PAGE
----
A Foodie Discussion: Is Junk Food Really Cheaper?
Sep 27, 2011 05:43PM ● Published by Anonymous
That last excuse, says Mark Bittman in a fascinating op-ed in the New York Times on Sunday, is busted.
It's always been difficult for me to comprehend the first two excuses -- Clearly, I love to cook, and I always feel like if you making cooking food at home a priority, you can always find time. However, I've never really been able to argue with the idea that fast food is cheaper, particularly when I deal with rising food prices and a strict weekly grocery budget (that I nearly always go over, much to the chagrin of my husband). When you can get a burger for $1 at McDonald's (or any other fast-food establishment), it is more expensive to buy boneless, skinless chicken breasts.
But here's what Bittman has to say:
In fact it isn’t cheaper to eat highly processed food: a typical order for a family of four — for example, two Big Macs, a cheeseburger, six chicken McNuggets, two medium and two small fries, and two medium and two small sodas — costs, at the McDonald’s a hundred steps from where I write, about $28. (Judicious ordering of “Happy Meals” can reduce that to about $23 — and you get a few apple slices in addition to the fries!)
He goes on to say that you can serve roasted chicken with vegetables, a salad, and milk for $14 or rice and beans with bacon, green peppers, and onions for $9.
He also combats the arguments that people don't have time to cook (the average American watches 1.5 hours of television per day -- You could what I do and put Netflix on in the background while you cook and clean the kitchen! I'm currently on season 2 of "Parks and Recreation"), as well as the idea that people don't have access to healthy food or transportation.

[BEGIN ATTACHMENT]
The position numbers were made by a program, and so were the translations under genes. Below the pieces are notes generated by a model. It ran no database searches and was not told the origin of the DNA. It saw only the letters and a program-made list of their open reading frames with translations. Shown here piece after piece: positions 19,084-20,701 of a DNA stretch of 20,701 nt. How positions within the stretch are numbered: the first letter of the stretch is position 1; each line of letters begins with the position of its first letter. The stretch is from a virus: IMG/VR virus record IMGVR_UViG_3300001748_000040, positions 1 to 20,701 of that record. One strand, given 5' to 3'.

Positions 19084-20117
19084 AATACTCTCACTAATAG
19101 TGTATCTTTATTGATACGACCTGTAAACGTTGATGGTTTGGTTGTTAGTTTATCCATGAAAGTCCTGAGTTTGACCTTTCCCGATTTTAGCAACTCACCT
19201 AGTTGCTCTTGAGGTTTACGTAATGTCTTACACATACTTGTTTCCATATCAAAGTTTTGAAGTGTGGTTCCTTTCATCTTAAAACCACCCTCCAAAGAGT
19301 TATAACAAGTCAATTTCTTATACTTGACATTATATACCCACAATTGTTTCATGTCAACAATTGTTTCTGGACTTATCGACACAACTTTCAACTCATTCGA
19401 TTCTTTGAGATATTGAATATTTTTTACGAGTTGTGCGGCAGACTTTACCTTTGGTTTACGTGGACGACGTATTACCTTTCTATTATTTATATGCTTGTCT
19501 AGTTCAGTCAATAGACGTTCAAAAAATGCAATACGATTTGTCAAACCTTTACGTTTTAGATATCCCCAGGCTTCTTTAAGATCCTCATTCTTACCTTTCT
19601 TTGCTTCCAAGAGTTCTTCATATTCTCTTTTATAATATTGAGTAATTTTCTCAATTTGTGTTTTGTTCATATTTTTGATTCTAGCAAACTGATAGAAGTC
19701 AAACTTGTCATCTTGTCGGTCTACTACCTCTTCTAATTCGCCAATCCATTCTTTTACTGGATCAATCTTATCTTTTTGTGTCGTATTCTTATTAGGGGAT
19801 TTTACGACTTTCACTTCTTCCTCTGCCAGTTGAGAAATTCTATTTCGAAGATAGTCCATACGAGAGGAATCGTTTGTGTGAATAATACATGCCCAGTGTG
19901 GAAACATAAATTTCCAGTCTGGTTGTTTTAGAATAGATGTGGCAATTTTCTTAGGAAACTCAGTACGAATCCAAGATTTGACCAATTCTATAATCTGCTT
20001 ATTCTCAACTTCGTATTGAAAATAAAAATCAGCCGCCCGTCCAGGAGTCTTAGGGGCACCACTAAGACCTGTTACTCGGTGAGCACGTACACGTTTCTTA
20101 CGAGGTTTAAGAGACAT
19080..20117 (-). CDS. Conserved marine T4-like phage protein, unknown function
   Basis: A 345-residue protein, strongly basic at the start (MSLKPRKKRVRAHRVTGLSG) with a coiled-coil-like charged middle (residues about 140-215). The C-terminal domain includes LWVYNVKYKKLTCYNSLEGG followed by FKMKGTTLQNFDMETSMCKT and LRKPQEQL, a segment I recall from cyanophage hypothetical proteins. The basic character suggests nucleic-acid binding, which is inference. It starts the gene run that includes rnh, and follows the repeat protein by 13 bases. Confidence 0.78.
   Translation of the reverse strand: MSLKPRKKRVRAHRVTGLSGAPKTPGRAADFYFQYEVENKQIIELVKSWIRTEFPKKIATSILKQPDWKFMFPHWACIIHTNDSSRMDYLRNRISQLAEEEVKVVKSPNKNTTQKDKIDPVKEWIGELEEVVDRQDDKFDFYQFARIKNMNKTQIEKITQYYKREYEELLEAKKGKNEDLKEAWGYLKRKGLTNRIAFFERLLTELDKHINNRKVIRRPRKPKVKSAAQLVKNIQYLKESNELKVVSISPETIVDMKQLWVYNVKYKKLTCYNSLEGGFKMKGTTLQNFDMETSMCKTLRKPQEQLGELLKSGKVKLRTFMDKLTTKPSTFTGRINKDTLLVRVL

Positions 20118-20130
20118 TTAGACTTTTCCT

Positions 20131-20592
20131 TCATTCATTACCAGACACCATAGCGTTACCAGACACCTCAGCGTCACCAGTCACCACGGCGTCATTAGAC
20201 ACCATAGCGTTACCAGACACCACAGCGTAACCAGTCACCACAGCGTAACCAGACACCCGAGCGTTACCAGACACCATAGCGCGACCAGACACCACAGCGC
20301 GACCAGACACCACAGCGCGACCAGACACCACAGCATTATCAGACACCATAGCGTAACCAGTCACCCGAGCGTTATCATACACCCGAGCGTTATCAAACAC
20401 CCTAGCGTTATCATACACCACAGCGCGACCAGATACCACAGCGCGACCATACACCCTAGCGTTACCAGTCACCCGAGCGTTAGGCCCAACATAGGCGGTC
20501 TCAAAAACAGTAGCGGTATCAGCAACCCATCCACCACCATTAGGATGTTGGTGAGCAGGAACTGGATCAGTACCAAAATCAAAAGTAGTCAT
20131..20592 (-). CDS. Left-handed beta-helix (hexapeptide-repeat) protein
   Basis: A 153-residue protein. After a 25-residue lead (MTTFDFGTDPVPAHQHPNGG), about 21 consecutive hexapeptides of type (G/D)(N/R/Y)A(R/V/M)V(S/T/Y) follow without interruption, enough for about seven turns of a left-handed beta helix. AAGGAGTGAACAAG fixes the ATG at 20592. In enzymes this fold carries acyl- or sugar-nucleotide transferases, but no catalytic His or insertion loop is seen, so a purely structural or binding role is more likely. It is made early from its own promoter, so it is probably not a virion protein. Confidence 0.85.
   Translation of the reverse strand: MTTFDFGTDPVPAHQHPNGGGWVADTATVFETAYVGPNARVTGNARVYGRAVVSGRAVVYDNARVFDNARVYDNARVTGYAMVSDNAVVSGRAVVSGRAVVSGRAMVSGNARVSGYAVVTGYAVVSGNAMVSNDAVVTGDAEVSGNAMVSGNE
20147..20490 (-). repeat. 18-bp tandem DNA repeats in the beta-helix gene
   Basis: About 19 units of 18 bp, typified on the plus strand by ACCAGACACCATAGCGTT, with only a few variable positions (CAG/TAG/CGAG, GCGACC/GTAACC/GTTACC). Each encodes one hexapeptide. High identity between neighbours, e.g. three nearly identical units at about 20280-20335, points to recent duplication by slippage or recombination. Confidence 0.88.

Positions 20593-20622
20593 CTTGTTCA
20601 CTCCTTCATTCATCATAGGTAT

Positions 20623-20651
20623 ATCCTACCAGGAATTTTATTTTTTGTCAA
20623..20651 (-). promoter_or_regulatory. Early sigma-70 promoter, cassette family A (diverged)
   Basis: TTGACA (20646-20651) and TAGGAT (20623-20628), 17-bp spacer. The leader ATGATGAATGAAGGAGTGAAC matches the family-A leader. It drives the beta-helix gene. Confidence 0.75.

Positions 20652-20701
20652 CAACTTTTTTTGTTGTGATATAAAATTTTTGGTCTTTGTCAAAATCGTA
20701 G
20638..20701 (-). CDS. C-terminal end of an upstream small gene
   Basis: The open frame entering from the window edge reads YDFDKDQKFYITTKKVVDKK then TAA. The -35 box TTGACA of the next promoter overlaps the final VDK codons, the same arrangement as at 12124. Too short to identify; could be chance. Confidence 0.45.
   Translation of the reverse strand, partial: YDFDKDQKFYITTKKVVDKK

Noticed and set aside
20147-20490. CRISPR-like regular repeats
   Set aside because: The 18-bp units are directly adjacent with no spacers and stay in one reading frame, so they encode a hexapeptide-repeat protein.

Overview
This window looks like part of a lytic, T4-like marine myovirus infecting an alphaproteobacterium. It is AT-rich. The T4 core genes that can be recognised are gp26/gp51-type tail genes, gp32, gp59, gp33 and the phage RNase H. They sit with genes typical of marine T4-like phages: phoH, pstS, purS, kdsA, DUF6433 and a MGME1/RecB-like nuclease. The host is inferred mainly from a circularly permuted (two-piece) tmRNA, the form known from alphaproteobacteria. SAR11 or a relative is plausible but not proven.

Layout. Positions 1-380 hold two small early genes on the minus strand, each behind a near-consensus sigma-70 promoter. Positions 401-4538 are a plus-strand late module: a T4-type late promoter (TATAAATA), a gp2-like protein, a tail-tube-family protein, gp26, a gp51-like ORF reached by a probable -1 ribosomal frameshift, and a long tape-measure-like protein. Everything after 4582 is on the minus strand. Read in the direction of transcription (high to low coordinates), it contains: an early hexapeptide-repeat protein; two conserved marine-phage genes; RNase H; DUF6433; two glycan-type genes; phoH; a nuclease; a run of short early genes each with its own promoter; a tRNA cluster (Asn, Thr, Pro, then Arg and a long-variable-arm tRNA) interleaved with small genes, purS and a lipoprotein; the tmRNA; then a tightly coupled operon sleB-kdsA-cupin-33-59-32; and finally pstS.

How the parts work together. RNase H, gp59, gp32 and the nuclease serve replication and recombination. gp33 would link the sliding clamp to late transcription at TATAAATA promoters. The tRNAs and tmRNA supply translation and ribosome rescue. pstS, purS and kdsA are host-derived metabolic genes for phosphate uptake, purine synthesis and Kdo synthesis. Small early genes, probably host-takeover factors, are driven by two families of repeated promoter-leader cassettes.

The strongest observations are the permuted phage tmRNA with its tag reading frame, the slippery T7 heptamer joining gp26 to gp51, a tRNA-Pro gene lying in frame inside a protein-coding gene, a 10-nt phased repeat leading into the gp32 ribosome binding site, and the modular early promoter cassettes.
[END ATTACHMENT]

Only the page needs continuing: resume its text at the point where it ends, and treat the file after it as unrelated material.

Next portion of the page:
Bittman puts it better than I ever could:
Real cultural changes are needed to turn this around. Somehow, no-nonsense cooking and eating — roasting a chicken, making a grilled cheese sandwich, scrambling an egg, tossing a salad — must become popular again, and valued not just by hipsters in Brooklyn or locavores in Berkeley. The smart campaign is not to get McDonald’s to serve better food but to get people to see cooking as a joy rather than a burden, or at least as part of a normal life.
The comments section of the article is just as interesting as the article itself, particularly the person who says "I'm from the camp of 'pay your grocer, not your doctor,'" citing the real possibility that cheaper food now will lead to higher medical costs later.
Thoughts? Please share your opinion in the comments section.